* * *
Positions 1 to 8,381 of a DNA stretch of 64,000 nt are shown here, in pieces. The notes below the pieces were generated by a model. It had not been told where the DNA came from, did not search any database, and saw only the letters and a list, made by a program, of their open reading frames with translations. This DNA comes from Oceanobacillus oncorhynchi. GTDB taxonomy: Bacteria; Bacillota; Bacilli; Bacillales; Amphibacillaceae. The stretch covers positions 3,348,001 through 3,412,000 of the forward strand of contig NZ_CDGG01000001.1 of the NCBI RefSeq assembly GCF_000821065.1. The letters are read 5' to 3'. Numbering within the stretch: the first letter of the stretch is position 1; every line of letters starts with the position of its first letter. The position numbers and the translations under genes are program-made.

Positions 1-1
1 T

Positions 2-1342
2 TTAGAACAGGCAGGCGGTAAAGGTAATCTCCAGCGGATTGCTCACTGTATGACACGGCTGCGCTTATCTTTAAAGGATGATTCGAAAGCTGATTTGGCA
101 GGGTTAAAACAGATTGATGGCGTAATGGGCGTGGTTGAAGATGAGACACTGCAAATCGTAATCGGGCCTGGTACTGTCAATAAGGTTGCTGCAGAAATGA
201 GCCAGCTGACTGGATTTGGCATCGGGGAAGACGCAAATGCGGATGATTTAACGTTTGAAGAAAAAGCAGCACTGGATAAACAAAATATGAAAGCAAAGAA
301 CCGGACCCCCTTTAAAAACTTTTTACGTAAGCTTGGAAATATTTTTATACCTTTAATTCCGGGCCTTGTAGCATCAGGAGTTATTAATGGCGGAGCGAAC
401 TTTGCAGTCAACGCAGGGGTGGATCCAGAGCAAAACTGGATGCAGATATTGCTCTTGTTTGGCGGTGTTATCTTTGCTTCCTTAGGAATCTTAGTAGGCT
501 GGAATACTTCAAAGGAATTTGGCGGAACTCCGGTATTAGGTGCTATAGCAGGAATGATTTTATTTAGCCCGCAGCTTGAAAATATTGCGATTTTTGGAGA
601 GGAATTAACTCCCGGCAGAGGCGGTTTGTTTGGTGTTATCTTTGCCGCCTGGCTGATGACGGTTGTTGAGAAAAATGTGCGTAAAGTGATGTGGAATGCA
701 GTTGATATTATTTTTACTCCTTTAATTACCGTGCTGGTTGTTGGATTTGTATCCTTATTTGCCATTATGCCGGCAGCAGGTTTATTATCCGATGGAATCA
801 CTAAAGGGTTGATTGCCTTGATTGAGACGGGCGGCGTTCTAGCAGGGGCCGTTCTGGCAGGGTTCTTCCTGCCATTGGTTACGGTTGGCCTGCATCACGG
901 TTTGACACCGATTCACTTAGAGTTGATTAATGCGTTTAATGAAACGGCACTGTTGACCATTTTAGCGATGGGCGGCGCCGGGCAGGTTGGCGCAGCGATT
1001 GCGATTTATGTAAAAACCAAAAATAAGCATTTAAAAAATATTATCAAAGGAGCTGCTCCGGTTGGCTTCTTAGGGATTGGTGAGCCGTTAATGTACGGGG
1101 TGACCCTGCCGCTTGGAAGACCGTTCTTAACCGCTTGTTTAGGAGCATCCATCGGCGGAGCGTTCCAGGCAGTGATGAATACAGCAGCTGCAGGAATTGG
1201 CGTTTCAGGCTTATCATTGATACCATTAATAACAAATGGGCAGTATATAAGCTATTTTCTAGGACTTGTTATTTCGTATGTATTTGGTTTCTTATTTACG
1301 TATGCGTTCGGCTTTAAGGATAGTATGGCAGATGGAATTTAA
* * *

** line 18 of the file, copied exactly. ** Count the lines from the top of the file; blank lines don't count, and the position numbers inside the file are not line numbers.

1301 TATGCGTTCGGCTTTAAGGATAGTATGGCAGATGGAATTTAA